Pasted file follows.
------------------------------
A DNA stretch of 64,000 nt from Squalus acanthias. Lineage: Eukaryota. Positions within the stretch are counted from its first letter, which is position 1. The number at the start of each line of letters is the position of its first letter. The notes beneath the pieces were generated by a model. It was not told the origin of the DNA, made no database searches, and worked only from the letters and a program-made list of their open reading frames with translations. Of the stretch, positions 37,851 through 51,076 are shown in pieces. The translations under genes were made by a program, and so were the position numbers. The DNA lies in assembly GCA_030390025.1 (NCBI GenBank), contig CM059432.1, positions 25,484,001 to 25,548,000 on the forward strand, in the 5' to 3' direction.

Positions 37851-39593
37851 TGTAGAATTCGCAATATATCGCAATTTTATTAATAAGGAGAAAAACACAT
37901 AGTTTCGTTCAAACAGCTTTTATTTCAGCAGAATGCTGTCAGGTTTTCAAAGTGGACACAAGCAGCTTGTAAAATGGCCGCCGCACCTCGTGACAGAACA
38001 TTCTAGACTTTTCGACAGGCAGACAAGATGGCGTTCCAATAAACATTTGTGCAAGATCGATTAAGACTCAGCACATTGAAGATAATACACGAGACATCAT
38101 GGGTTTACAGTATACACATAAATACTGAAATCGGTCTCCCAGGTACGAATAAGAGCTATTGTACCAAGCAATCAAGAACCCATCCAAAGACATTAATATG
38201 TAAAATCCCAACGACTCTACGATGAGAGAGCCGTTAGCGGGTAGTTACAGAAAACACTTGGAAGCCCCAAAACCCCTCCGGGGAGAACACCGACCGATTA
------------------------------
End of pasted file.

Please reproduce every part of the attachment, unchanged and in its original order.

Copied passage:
A DNA stretch of 64,000 nt from Squalus acanthias. Lineage: Eukaryota. Positions within the stretch are counted from its first letter, which is position 1. The number at the start of each line of letters is the position of its first letter. The notes beneath the pieces were generated by a model. It was not told the origin of the DNA, made no database searches, and worked only from the letters and a program-made list of their open reading frames with translations. Of the stretch, positions 37,851 through 51,076 are shown in pieces. The translations under genes were made by a program, and so were the position numbers. The DNA lies in assembly GCA_030390025.1 (NCBI GenBank), contig CM059432.1, positions 25,484,001 to 25,548,000 on the forward strand, in the 5' to 3' direction.

Positions 37851-39593
37851 TGTAGAATTCGCAATATATCGCAATTTTATTAATAAGGAGAAAAACACAT
37901 AGTTTCGTTCAAACAGCTTTTATTTCAGCAGAATGCTGTCAGGTTTTCAAAGTGGACACAAGCAGCTTGTAAAATGGCCGCCGCACCTCGTGACAGAACA
38001 TTCTAGACTTTTCGACAGGCAGACAAGATGGCGTTCCAATAAACATTTGTGCAAGATCGATTAAGACTCAGCACATTGAAGATAATACACGAGACATCAT
38101 GGGTTTACAGTATACACATAAATACTGAAATCGGTCTCCCAGGTACGAATAAGAGCTATTGTACCAAGCAATCAAGAACCCATCCAAAGACATTAATATG
38201 TAAAATCCCAACGACTCTACGATGAGAGAGCCGTTAGCGGGTAGTTACAGAAAACACTTGGAAGCCCCAAAACCCCTCCGGGGAGAACACCGACCGATTA